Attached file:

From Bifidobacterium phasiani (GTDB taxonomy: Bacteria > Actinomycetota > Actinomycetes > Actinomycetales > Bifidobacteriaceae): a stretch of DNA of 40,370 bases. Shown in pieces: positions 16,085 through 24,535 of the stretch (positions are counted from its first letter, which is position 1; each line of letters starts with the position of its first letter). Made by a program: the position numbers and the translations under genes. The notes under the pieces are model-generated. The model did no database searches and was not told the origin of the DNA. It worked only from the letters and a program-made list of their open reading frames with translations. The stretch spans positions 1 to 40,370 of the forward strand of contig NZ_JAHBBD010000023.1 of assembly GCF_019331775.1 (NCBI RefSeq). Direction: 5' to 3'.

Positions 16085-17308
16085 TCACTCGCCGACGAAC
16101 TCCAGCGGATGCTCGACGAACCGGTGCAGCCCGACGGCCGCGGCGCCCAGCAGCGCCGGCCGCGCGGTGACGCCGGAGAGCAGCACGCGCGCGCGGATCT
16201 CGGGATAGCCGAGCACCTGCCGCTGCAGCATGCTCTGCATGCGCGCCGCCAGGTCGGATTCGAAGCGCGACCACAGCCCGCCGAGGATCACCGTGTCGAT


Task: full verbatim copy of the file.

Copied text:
From Bifidobacterium phasiani (GTDB taxonomy: Bacteria > Actinomycetota > Actinomycetes > Actinomycetales > Bifidobacteriaceae): a stretch of DNA of 40,370 bases. Shown in pieces: positions 16,085 through 24,535 of the stretch (positions are counted from its first letter, which is position 1; each line of letters starts with the position of its first letter). Made by a program: the position numbers and the translations under genes. The notes under the pieces are model-generated. The model did no database searches and was not told the origin of the DNA. It worked only from the letters and a program-made list of their open reading frames with translations. The stretch spans positions 1 to 40,370 of the forward strand of contig NZ_JAHBBD010000023.1 of assembly GCF_019331775.1 (NCBI RefSeq). Direction: 5' to 3'.

Positions 16085-17308
16085 TCACTCGCCGACGAAC
16101 TCCAGCGGATGCTCGACGAACCGGTGCAGCCCGACGGCCGCGGCGCCCAGCAGCGCCGGCCGCGCGGTGACGCCGGAGAGCAGCACGCGCGCGCGGATCT
16201 CGGGATAGCCGAGCACCTGCCGCTGCAGCATGCTCTGCATGCGCGCCGCCAGGTCGGATTCGAAGCGCGACCACAGCCCGCCGAGGATCACCGTGTCGAT